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Correlation of Himalayan exhumation rates and Asian monsoon intensity

Nature Geoscience volume 1, pages 875880 (2008) | Download Citation

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Abstract

Although most data suggest that the India–Eurasia continental collision began 45–55 Myr ago, the architecture of the Himalayan–Tibetan orogen is dominated by deformational structures developed in the Neogene period (<23 Myr ago). The stratigraphic record and thermochronometric data indicate that erosion of the Himalaya intensified as this constructional phase began and reached a peak around 15 Myr ago. It remained high until 10.5 Myr ago and subsequently slowed gradually to 3.5 Myr ago, but then began to increase once again in the Late Pliocene and Pleistocene epochs. Here we present weathering records from the South China Sea, Bay of Bengal and Arabian Sea that permit Asian monsoon climate to be reconstructed back to the earliest Neogene. These indicate a correlation between the rate of Himalayan exhumation—as inferred from published thermochronometric data—and monsoon intensity over the past 23 Myr. We interpret this correlation as indicating dynamic coupling between Neogene climate and both erosion and deformation in the Himalaya.

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Acknowledgements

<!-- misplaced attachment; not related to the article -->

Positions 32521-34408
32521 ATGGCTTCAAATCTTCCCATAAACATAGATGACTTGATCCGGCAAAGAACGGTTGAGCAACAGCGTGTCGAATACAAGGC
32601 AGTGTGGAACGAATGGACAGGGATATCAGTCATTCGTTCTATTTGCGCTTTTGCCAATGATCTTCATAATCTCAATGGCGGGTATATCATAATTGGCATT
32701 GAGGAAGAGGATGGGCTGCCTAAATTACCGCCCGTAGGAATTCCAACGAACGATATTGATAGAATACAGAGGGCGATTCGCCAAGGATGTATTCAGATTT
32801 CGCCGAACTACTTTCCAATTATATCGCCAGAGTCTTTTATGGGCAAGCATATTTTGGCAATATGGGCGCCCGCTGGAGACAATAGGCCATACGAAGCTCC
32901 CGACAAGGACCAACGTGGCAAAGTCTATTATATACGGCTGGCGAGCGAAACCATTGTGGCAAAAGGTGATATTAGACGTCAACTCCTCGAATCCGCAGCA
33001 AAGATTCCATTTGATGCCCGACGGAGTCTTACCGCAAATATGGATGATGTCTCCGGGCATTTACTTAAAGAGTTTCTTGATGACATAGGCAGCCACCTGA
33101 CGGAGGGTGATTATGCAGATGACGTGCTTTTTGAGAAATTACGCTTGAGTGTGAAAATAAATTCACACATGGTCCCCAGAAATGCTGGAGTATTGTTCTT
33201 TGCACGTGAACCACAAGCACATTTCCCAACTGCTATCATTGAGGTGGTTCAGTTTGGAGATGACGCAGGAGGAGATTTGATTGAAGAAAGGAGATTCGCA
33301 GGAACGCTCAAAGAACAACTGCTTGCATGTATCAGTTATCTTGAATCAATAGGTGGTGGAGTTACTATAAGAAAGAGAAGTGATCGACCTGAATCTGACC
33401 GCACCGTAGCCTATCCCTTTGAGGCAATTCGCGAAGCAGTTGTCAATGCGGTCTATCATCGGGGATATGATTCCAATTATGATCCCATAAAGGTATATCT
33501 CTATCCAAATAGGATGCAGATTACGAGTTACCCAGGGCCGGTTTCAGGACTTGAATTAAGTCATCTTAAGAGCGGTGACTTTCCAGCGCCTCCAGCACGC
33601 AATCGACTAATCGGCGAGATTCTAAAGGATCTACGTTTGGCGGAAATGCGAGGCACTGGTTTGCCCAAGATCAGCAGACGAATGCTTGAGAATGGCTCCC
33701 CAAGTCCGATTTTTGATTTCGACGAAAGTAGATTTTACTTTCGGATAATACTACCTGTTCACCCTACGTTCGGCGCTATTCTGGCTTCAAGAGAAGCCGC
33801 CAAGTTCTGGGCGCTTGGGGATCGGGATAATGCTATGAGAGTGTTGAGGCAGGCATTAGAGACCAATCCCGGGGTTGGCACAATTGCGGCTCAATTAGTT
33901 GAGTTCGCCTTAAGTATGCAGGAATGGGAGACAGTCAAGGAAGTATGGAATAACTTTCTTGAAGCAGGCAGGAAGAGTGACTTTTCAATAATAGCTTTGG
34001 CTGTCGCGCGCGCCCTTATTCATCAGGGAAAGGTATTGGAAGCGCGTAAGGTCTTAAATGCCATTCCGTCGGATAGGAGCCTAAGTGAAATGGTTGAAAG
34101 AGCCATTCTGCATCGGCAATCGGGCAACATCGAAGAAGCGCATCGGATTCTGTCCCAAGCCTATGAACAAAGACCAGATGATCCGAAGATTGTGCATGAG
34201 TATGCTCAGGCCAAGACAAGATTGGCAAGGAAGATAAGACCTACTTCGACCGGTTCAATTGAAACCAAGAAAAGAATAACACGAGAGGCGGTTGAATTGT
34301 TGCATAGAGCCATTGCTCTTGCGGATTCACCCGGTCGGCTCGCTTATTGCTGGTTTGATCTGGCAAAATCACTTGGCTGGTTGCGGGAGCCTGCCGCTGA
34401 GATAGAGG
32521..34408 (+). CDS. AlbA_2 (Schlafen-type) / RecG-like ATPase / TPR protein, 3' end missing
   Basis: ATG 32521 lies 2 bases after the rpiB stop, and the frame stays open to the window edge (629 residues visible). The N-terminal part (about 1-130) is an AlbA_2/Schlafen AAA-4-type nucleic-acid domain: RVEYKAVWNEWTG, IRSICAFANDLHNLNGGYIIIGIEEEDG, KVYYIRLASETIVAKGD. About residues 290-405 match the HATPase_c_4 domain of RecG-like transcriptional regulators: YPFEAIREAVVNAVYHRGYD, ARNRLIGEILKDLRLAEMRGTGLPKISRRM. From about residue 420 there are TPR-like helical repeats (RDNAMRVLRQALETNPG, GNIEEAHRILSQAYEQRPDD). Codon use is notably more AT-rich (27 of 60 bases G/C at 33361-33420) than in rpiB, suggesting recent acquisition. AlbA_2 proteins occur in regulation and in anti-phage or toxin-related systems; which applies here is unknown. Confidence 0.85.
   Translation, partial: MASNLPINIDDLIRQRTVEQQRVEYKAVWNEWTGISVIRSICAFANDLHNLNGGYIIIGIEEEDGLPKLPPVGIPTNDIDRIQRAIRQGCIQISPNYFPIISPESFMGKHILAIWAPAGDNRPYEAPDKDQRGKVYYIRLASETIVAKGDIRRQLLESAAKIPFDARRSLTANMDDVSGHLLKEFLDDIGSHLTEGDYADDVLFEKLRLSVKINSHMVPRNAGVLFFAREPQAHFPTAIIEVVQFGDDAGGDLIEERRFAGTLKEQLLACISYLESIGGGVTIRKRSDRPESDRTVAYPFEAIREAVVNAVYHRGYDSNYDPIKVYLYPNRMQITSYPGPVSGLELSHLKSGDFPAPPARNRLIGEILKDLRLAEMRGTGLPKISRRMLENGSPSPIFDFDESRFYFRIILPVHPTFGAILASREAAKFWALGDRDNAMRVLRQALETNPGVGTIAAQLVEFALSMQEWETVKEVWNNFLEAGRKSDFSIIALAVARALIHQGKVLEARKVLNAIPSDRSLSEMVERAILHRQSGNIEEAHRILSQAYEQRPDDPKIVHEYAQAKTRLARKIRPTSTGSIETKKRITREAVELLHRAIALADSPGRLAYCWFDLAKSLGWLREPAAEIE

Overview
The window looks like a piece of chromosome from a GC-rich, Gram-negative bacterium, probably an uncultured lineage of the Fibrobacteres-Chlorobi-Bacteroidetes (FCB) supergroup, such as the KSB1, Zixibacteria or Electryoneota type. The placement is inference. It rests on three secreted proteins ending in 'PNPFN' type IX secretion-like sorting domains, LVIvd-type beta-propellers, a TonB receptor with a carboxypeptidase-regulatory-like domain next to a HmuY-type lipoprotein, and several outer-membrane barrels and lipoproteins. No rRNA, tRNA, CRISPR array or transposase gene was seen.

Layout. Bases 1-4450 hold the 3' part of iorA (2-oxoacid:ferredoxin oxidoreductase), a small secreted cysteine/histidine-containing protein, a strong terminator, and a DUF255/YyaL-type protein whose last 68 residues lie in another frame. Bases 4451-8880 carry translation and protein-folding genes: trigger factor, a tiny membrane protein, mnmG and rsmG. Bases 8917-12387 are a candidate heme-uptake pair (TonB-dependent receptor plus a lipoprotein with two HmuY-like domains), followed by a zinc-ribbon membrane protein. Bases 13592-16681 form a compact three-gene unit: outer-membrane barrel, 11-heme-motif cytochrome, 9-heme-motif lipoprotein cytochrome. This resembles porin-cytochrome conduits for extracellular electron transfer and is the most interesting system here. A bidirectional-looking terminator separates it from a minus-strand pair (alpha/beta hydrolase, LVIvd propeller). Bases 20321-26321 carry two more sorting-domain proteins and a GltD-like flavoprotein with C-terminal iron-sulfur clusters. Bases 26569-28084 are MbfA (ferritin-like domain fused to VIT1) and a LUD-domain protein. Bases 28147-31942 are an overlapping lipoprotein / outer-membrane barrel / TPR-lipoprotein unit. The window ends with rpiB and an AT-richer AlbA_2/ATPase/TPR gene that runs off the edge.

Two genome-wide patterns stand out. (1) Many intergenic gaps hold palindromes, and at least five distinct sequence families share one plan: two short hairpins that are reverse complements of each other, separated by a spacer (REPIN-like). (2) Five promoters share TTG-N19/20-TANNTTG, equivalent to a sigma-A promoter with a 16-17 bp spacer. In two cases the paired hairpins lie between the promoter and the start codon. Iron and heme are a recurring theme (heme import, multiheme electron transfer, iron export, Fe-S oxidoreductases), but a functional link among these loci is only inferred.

P.D.C. thanks the A. von Humboldt Foundation for the time to work on this study. K.V.H. thanks the US National Science Foundation for supporting this research through EAR0087508, EAR0642731 and EAR0708714 through its Continental Dynamics, Sedimentary Geology and Paleobiology, and Tectonics programs.

Author information

Affiliations

  1. Department of Geology and Petroleum Geology, University of Aberdeen, Aberdeen AB24 3UE, UK

    • Peter D. Clift
    • , Hoang Van Long
    •  & Gerome Calves
  2. School of Earth and Space Exploration, Arizona State University, PO Box 871404, Tempe, Arizona 85287-1404, USA

    • Kip V. Hodges
  3. F.B. Geowissenschaften, Universität Bremen, Klagenfurter Strasse, 28359 Bremen, Germany

    • David Heslop
  4. Department of Chemistry and Physics, Arkansas State University, State University, Arkansas 72467, USA

    • Robyn Hannigan

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Contributions

P.D.C. was responsible for deriving marine sedimentation rates and synthesizing the data. K.V.H. compiled thermochronology data and related the weathering to Himalayan tectonic history. D.H. generated the CRAT weathering proxy and processed colour spectral data. R.H. produced the whole-sediment XRF data, and H.V.L. and G.C. were responsible for the whole-core XRF scanner data.

Corresponding author

Correspondence to Peter D. Clift.

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https://doi.org/10.1038/ngeo351

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